Tuesday, April 13, 2010

The Wolf Man (1941)

Having recently seen The Wolf Man remake and having not properly reviewed it (it was good bloody fun) I thought it would be a good idea to watch the original. And, so, I did watch it. It's certainly one of the more interesting of the classic Universal horror pictures out there. To be fair, I've only seen (off the top of my head) Creature From The Black Lagoon, Frankenstein, and The Bride of Frankenstein. Bride was, and still is, the best of that lot.

Lon Chaney jr stars as Lawrence Talbot who returns home to his families estate after the mysterious death of his brother. Claude Rains plays his father. Some broad plays Talbot's love interest. Also, there are gypsies (some old broad and Bela Lugosi). Talbot's love interest sells him a walking stick. There's tension between father and son. Not much happens for a little while. Good set-bound atmosphere; matte paintings, fog machines, fake trees, etc. One night, Lugosi turns into a wolf and attacks some dame. Talbot fights it off with his stick which, incidentally, is made of silver and eventually kills it. Not before he's been bitten. With the bite comes a curse, the old gypsy recites a poem, something about the mark of a pentagram, people think Talbot's crazy, he turns into a wolf, maybe kills someone, Talbot gets depressed, etc, etc.

I loved this picture but let's be honest here. It ain't perfect. First of all, Chaney (perhaps due to his rampant alcoholism) looks about ten years older than Claude Rains. It's not a deal breaker, but their differing appearences stand out like a sore paw. Second of all, why is it that (in these old pictures) the guy changing into a wolf always seems to change feet first? What's with the feet? Sure, maybe the transformation effects are great for their time, but couldn't they at least have started with the face...or maybe the midsection?

Minor quibbles aside, the character of Lawrence Talbot is a good one. At first, he looks for ways to cure his curse but then he just sorta settles for wanting to die. This shit is more tragic than the misunderstood monster from Frankenstein. Talbot's a bit like the incredible hulk. Once transformed, his humanity takes a back seat to his instinct and also his snapping jaws. Instead of foiling criminal masterminds, he rips out jugulars. Unfortunately, learning to control the wolf part is not really an option. Only thing he can do is bite his girlfriend and then maybe they can have some adult wolf fun during the next full moon. That doesn't happen.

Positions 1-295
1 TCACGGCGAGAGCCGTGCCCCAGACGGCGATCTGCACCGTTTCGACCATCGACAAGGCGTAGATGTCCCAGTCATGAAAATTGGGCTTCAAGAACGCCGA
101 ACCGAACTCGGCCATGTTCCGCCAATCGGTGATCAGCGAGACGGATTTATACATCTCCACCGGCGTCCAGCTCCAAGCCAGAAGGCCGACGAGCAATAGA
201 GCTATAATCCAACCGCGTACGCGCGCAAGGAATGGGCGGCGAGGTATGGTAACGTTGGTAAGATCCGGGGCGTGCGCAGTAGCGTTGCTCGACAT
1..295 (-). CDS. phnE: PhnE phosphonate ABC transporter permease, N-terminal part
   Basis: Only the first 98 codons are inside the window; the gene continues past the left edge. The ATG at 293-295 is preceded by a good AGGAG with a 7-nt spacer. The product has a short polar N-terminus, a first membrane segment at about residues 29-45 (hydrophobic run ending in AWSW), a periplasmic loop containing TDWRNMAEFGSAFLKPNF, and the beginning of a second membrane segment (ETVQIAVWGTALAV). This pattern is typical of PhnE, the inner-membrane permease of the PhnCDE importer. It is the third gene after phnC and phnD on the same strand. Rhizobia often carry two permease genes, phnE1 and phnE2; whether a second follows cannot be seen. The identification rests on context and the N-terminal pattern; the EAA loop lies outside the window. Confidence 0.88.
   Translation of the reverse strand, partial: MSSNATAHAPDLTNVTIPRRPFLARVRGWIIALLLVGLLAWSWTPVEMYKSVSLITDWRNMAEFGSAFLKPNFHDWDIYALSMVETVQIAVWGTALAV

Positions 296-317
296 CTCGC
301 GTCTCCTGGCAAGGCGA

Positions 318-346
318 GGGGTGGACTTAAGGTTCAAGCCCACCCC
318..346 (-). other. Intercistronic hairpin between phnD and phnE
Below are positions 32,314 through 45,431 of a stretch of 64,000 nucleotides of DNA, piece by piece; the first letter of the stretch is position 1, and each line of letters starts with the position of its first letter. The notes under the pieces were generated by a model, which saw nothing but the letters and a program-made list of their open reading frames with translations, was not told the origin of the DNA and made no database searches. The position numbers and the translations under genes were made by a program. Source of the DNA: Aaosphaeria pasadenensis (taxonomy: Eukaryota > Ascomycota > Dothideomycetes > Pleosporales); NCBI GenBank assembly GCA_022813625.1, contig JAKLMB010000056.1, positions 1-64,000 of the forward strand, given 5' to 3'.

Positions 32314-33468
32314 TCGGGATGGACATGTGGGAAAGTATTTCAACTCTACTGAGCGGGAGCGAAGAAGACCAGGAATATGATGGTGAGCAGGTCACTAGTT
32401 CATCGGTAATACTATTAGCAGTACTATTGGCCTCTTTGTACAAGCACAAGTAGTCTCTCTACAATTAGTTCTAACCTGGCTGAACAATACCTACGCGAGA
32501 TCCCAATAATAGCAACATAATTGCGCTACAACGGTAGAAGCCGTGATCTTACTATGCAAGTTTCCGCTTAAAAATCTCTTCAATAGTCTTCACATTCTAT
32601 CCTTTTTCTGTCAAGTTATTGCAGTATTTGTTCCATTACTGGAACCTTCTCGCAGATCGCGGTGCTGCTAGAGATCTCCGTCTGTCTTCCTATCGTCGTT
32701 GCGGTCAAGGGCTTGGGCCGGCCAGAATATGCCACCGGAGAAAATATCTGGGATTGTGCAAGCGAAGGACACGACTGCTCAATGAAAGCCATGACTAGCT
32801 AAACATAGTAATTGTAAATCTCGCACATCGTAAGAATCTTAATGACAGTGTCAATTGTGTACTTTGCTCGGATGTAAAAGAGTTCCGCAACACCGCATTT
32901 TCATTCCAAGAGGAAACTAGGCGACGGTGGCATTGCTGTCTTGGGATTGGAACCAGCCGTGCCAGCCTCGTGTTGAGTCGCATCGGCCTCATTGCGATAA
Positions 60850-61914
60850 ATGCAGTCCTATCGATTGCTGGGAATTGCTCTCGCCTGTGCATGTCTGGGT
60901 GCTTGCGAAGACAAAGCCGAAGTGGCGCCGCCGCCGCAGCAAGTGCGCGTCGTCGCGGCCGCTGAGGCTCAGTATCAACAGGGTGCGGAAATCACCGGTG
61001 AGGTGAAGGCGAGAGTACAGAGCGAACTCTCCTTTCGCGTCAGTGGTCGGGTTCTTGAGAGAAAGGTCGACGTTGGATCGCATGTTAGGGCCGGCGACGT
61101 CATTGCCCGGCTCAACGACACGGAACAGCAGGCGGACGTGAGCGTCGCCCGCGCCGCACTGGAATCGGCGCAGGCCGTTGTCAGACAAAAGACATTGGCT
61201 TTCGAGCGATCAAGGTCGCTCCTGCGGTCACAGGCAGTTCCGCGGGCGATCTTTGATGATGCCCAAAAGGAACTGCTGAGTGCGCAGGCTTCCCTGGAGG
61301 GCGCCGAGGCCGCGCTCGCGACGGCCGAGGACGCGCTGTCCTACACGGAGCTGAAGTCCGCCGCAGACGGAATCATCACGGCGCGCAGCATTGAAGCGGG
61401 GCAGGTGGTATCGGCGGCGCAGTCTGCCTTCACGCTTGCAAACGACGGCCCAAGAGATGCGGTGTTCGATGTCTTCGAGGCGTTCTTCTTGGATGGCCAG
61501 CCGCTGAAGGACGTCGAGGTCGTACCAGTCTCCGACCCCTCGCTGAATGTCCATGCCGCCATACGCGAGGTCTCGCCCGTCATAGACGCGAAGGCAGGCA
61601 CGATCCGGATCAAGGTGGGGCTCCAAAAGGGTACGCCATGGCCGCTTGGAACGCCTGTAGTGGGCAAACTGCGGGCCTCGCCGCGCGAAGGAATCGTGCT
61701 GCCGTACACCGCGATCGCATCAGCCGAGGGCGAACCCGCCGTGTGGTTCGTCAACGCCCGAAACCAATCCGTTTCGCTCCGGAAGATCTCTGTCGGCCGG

One more quibble. If you have a silver walking stick you shouldn't really fear walking around the English moors during a full moon. Hit the beast once and it goes down. Keep at it and he's dead within a minute or two. Why is it so easy? I can understand the whole silver bullet concept. Bullet pierces the skin, hits an organ, infects the blood stream. That's pretty understandable. Beating the thing with a silver walking stick? Not the same thing. Maybe it stings a bit, causes a welt, some bruises. I don't know. Is it like kryptonite? I guess that would make more sense. I guess we could kill Superman with a kryptonite walking stick? Just hit him a few times? Whatever. Regardless, The Wolf Man is a great movie.


elmo said...

This reminds me that I haven't Wolf with Nicholson since I was a kid.

brian said...

I could never get past the idea of Nicholson getting bitten by a wolf while driving through Vermont! I have a feeling if I watched Wolf again I'd find it a bit underrated.